High Rate Of Fatal Elderly Falls Puts Focus On Wisconsin’s Graying Population

Health Experts Say Interventions Can Reduce Accidents But Programs Aren't Widely Used

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an elderly couple walking side by side on a boardwalk
Joseph de Ocampo (CC-BY-NC)

It’s been called an epidemic and can have deadly consequences, but falls among the elderly often get less attention than other pressing health concerns like opioids, obesity and diabetes.

Still, health officials around Wisconsin say falls are taking a financial and physical toll that can’t be ignored, especially in a state that is older than most.

Wisconsin ranks second in fall-related deaths in the U.S. among those 65 and older, with a rate that’s twice the U.S. average, according to the Wisconsin Institute for Healthy Aging.

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That fatality rate has risen over the last two decades said University of Wisconsin-Madison geriatrics professor Jane Mahoney.

“Our fall-related emergency department visits have also increased over that time and there are many reasons for this but one is just the sheer numbers related to the aging of the population,” Mahoney said.

During an Evidence Based Health Policy Project forum in September, Mahoney brought up estimates showing that by 2030, as many as a quarter of the state’s residents will be elderly, with fewer younger people to care for them.

“That is going to put a disproportionate burden of falls in our rural, northern population,” Mahoney said.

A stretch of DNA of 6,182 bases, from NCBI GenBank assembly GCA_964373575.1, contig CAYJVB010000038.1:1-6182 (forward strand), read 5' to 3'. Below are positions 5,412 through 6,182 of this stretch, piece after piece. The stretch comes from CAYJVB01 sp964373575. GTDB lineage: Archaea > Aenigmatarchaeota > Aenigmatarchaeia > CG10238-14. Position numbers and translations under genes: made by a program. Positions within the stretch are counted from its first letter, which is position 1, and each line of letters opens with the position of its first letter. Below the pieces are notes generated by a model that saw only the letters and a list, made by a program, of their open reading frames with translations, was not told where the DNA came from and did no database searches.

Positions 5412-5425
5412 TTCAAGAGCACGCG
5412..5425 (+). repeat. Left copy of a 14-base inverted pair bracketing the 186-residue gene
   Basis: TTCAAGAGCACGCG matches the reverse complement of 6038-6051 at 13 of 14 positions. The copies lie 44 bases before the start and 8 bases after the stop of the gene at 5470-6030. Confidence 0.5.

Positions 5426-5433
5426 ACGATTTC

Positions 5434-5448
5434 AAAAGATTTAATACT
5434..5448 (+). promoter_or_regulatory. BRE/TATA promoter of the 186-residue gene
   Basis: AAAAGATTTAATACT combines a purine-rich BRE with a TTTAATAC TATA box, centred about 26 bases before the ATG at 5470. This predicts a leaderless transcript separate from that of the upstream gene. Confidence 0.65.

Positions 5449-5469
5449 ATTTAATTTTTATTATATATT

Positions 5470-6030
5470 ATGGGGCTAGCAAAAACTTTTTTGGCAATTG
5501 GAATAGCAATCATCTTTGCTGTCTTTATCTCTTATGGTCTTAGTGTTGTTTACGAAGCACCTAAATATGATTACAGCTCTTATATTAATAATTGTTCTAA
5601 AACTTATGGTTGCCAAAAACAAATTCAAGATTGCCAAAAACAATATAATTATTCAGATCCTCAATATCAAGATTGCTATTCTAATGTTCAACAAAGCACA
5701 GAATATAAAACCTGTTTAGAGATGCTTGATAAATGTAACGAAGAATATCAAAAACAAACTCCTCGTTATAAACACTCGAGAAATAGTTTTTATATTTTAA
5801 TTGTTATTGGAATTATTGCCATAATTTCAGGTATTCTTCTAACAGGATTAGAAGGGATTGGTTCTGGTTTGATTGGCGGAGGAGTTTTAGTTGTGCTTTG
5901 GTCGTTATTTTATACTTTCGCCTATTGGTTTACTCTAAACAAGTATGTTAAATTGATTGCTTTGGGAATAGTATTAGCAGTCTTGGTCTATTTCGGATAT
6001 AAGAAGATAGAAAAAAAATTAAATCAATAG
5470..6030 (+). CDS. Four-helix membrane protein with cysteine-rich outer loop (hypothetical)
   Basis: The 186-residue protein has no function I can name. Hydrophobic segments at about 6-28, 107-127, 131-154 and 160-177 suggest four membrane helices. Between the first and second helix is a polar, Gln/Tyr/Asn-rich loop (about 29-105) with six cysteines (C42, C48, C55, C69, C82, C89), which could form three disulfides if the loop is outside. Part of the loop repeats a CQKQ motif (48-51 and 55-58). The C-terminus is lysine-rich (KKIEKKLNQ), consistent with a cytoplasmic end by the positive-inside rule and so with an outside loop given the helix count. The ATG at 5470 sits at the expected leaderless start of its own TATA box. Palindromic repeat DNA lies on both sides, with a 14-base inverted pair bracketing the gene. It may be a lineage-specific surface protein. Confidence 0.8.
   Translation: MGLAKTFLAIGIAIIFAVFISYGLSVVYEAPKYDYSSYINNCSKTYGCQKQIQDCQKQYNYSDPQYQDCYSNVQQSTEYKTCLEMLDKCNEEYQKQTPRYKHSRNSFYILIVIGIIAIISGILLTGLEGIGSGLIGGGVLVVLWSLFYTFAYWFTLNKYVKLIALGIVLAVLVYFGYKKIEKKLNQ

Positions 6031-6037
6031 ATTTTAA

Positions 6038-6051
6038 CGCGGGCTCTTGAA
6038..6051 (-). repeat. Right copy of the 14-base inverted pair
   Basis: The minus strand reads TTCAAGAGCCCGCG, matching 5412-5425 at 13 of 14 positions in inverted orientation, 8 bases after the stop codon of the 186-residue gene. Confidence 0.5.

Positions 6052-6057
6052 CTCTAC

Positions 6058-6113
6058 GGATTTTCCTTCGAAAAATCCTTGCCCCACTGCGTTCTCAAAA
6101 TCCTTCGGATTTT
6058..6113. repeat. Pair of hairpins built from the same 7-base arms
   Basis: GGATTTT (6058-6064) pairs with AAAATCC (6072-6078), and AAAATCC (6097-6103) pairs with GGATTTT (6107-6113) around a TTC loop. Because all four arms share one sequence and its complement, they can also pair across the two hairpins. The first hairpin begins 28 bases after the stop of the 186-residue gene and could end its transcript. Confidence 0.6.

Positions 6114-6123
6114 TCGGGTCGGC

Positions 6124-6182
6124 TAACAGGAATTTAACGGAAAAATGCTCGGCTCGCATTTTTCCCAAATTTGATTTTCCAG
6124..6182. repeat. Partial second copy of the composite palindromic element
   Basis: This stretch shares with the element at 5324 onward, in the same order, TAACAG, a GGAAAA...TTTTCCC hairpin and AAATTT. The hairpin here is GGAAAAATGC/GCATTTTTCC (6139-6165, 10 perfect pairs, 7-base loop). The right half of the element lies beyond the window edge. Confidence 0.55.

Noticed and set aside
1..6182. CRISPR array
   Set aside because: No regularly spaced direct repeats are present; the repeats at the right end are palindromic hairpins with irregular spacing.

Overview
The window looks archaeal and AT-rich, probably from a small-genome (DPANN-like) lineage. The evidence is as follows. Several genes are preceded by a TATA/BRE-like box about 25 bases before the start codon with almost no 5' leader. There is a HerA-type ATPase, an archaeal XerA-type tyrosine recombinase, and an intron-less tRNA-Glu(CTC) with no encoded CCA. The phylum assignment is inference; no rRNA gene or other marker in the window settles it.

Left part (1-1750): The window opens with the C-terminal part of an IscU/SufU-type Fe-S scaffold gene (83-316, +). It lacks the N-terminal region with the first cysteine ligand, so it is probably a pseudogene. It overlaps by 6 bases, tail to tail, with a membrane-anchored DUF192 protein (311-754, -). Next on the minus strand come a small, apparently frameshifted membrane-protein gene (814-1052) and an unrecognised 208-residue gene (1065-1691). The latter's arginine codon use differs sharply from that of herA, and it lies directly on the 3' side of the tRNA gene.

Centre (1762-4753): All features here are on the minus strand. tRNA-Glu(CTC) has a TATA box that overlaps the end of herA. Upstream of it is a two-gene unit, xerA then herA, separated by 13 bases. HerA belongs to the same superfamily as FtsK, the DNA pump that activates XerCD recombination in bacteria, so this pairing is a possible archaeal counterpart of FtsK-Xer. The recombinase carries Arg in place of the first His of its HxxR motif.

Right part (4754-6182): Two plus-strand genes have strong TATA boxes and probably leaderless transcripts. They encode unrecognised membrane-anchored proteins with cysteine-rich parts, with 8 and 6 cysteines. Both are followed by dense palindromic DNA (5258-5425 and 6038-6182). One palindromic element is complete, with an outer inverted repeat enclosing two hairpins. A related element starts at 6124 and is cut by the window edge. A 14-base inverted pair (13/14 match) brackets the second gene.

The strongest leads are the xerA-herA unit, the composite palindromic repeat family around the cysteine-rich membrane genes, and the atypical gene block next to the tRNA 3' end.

But it’s a concern in every corner of the state. As residents get older, muscle loss and medications can cause instability that lead to an ER visit or nursing home stay.

“Falls are increasing in our county and they’re costly. It is our number one injury,” said Barb Michaels with the Aging and Disability Resource Center in Brown County, also a panelist at the September forum.

In 2013, Green Bay’s four hospitals treated an average of 21 serious falls every day, at a cost of nearly $15 million annually. The number of patients and the cost have both increased since then: 23 serious falls in area ERs each day at a cost of nearly $19 million a year, said Michaels.


Evelyn Graf, 81, shows off a scar from one of what she says have been many falls. Shamane Mills/WPR

The most widespread fall prevention program used in Wisconsin is called Stepping On. Recently, a group of seniors gathered in a Dane County gymnasium where they learned how to avoid serious spills. Evelyn Graf, age 81, had an elastic bandage on her wrist and was using a walker to get around.

“I have fallen so many times I don’t keep track anymore,” she said.

Graf said she’s never broken any bones. Her older sister, 82-year-old Gladys Bookhout hasn’t been so lucky. She and her husband, Bob Bookhout, recalled a pair of falls, including an incident where she lost her footing in a parking lot.

“I broke three ribs. Right, Bob? Three ribs,” she said.

“Punctured lung. And a second fall,” Bob added. “First fall fractured your right hip, your arm, you tore up the rotator cuff in your shoulder.”

“See? I just forgot about all those,” Gladys said with a laugh.

While Bookhout recovered physically and with her sense of humor intact, two-thirds of those hospitalized for falls will go to a nursing home for either a short or long term stay, said Mahoney, the UW professor. Some don’t survive.

With Wisconsin’s especially high elderly death rate, health providers want to get more elderly people into falls prevention programs like Stepping On, which teach balance and strength exercises. A UW-Madison study of 3,000 Wisconsin seniors who took the program showed a 50-percent reduction in falls six months after participating.

“In a subsequent study we also found it reduced emergency department visits for falls by 70 percent. So very important,” said Mahoney.

But less than 1 percent of those at risk for falls have participated in the Stepping On program. Mahoney and others say its not lack of interest, but limited public funding that’s preventing more elderly Wisconsinites from learning skills that could be life saving.

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